5.2. IE Gene Editing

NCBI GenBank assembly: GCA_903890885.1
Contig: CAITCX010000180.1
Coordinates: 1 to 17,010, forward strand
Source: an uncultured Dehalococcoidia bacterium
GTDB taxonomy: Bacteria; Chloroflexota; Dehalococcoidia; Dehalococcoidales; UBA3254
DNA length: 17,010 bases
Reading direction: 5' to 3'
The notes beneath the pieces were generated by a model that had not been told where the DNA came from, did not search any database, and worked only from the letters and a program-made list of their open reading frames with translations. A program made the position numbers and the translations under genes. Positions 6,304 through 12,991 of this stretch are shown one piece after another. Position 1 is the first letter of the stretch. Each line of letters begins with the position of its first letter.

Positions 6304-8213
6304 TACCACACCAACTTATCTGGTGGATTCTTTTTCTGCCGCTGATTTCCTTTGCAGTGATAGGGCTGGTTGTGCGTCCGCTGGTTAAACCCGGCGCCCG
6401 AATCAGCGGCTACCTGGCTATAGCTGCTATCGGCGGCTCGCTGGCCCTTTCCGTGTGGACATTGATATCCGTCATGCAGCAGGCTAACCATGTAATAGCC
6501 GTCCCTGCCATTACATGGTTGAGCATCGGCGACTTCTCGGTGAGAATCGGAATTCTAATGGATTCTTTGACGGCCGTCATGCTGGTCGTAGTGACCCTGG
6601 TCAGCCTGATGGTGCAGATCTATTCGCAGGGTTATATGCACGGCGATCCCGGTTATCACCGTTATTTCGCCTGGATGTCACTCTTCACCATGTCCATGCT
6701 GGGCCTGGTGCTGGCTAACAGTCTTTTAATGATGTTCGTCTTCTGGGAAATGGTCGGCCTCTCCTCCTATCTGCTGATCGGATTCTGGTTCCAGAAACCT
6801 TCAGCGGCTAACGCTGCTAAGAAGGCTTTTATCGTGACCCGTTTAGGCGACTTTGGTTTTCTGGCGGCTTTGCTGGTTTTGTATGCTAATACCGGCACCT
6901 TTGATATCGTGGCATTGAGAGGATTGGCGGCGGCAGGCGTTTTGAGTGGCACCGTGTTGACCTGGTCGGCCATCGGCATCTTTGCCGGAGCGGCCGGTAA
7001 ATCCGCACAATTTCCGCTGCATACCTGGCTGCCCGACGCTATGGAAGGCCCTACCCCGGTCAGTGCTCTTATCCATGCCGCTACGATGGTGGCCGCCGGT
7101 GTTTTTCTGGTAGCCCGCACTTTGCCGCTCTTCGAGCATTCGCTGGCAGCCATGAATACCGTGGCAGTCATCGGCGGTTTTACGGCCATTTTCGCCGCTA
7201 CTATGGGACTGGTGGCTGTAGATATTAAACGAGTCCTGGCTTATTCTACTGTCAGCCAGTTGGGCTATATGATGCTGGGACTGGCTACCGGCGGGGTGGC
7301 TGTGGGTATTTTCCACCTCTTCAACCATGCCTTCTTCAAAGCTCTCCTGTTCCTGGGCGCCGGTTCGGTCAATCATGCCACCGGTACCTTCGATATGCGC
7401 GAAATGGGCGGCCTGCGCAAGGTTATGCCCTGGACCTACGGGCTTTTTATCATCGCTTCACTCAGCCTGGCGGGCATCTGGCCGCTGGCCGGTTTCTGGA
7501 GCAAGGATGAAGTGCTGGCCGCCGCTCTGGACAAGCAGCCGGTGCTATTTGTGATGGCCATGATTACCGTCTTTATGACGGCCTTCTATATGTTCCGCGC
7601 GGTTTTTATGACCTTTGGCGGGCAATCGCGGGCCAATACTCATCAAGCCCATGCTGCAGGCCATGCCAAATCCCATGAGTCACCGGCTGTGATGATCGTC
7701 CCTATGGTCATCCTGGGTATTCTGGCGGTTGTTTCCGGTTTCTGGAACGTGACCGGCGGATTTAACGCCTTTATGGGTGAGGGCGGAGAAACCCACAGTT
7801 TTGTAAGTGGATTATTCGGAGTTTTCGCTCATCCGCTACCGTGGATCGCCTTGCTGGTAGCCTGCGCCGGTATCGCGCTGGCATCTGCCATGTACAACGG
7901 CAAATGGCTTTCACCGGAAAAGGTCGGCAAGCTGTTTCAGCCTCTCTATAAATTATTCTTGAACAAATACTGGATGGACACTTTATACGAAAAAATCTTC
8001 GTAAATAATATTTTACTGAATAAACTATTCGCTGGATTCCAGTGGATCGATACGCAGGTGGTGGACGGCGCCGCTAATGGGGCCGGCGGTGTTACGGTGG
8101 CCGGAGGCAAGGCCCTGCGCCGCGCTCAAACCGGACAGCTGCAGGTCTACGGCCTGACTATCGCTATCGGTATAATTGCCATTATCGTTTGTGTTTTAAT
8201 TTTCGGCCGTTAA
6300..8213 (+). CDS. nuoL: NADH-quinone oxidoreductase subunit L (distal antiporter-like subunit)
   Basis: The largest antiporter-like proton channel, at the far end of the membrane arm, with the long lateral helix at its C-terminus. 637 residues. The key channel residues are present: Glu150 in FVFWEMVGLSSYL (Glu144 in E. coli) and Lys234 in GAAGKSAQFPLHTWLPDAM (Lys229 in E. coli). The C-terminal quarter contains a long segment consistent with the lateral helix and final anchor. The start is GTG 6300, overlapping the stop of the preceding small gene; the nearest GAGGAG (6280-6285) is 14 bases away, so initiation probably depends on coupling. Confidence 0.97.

Instead of targeting IE gene expression at the mRNA level, genome-editing technology could be used to directly target the HCMV DNA genome to disrupt the UL122/123 gene responsible for major IE transcription. At the time of writing, one study has reported UL122/123 gene-editing, using the Clustered Regularly Interspaced Short Palindromic Repeats (CRISPR)/CRISPR-associated protein 9 (Cas9) system [314]. CRISPR/Cas9 is a new powerful technology that targets specific DNA sequences in eukaryotic cells for cleavage, via double-stranded DNA breaks, using a Cas9 endonuclease and a guide RNA (gRNA) that determines target specificity. Double-stranded DNA breaks are repaired by host mechanisms, such as non-homologous end joining, which are error prone and can introduce small insertion/deletion mutations at the targeted location, or larger deletions if multiple breaks are introduced. A multiplex strategy using three gRNAs targeting UL122/123 successfully excised the UL122/123 gene in 90% of all viral genomes in an HCMV-infected cell population and resulted in a significant decrease in IE protein production and 90% reduction in HCMV replication [314]. Multiplex approaches have been developed to overcome acquisition of resistance mutations in the target sequences. This study provides proof-of-concept that a multiplex anti-UL122/123 CRISPR/Cas9 system can efficiently target the HCMV genome. This system may be useful for targeting HCMV in latently infected cells, where viral gene expression is low or absent and thus mRNA is not available for other molecular approaches discussed in this section and viral proteins (e.g., DNA polymerase) are not available as a target for conventional antiviral drugs.